It was mid-July 2014, just about three years removed from my football playing days at Concordia University. I had just made some major changes in my life and things were going well from a personal stand point, despite a few good habits haven fallen to the wayside – including my once regimented training schedule from while I was at school.
On this particular summer afternoon, I had some time off from work and figured I’d dust off the workout gear and see where I stood. After a brief warm up, I thought I’d start things off as any guy would: under the bench press. After I breezed through some low weights I decided I’d get under 225lbs – a longstanding measuring stick among footballers to see where you stand strength-wise.
A few cracks of the knuckles, and I confidently slid under the bar. My spotter gave me a lift, and I was off. What I felt next – other than the bar on my sternum – was the crushing guilt-laden weight of three years of physical-neglect, crashing down on me. At that point, it wasn’t a matter of IF I was going to get the weight up, it was a matter if the SPOTTER could react in time to get the bar off my chest before one of my lungs collapsed.
It was horrifying, humbling, and downright embarrassing. My workout partner’s teasing laughter also brought the point home: life after sports is an interesting beast. Something you’ve worked at your entire life is stripped away from you seemingly overnight. Most of us are lucky enough to know when it’s our last game so that we can cherish it and soak in the moment. Some of us do not have such luck. Regardless, dealing with this change of lifestyle is never easy.
Speaking for myself, at first it was a blessing. My body had gone through a lot of punishment and it had been difficult balancing school with a grueling football schedule that included games, practices, film study, meetings and, of course, mandatory weight training. The time off was relaxing and not having to worry about 6am workouts was a nice reprieve.
As time passed, the relaxation somehow morphed into a dormant and sedentary lifestyle. I would saunter off to the gym every so often when I was in the mood for it, mainly going through the motions while I was there. I would convince myself I was still in shape; riding off the hard work I had put in for years before.
Another year elapsed – I could tell that my energy and confidence levels were lower, my stress levels higher, and I really didn’t have a good nutritional plan. However, since my weight didn’t really fluctuate too much, I continued to view myself as an exception to the post-athletics norm. Since the scale didn’t change, what I was doing must have been keeping me in fine shape.
Fast forward to that 225lb bar crushing down on me and shedding new light on who I had let myself become. After that, when I looked into the mirror, my whole perception has changed. I was embarrassed at myself, disappointed and, most of all, pissed off. I couldn’t believe I had let a lifestyle that had been a part of me for so long, slowly slip away unbeknownst to me. I thought back to all the work I had put in over the years. Countless hours spent at the gym trying to overcome odds and major setbacks to allow myself the chance to play at an elite level. It was all gone, in three seemingly short years.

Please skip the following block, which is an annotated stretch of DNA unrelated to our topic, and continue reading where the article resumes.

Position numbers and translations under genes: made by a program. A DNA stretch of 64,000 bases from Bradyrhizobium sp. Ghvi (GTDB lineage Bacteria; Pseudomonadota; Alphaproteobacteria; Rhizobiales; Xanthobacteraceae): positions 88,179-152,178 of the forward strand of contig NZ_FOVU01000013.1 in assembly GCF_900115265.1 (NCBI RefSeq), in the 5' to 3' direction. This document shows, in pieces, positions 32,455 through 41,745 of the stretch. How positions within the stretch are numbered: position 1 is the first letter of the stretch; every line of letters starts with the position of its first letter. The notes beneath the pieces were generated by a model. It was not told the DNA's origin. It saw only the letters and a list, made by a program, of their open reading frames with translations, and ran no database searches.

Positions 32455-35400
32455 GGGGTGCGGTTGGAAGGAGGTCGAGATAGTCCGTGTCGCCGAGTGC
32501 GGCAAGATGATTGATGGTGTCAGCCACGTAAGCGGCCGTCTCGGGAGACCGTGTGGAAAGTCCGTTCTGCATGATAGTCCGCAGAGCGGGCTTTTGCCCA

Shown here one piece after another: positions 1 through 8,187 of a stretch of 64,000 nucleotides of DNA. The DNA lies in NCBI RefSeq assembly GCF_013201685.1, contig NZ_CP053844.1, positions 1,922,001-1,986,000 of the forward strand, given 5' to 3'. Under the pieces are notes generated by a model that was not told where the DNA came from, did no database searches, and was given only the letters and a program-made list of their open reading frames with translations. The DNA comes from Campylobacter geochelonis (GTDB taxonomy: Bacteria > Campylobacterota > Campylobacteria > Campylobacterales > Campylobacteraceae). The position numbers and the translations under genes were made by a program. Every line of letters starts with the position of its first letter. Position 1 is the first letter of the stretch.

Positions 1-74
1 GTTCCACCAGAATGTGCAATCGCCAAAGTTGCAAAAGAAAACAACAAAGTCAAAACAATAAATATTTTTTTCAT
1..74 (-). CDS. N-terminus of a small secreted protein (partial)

For the first time in my life, I no longer identified as an athlete.
That change in perception was all it took for me to want to change. Instead of making excuses for my lack of activity, I was now angry when I looked at myself. I had put too much work into my past accomplishments and I was not going to idly watch as I turned into what was no me. I don’t know if it’s considered fat-shaming if you’re saying it to yourself, but whatever it was, some choice words spoken audibly to myself drove the point home.
In that moment, I found an internal motivation I needed to hold myself accountable. Unfortunately, the reflection of a slob in a mirror where an athlete had once stood was what it took to get me back on track – but sometimes, that’s what it does take! I don’t want to say ‘It was as simple as that’ because there have been highs and lows – but the trend remains an upward one.
Since that July 2014 turning point, I’ve improved my strength to a level above that of my playing days. I stick to a meal plan that works for me, continue to keep my motivation levels high and do not let fatigue deter me from a workout. Motivation really is key because without it, I know how easily my past habits would creep back into my life. It’s obviously easier to sit around and binge Netflix, pick up fast food – and it’s certainly easier to pat yourself on the back and say it’s not that bad. If you’re not willing to have an honest conversation with yourself or get angry at yourself for losing the fire that once made you an elite athlete, then there’s a good chance you’re not ready to call yourself an athlete again – yet.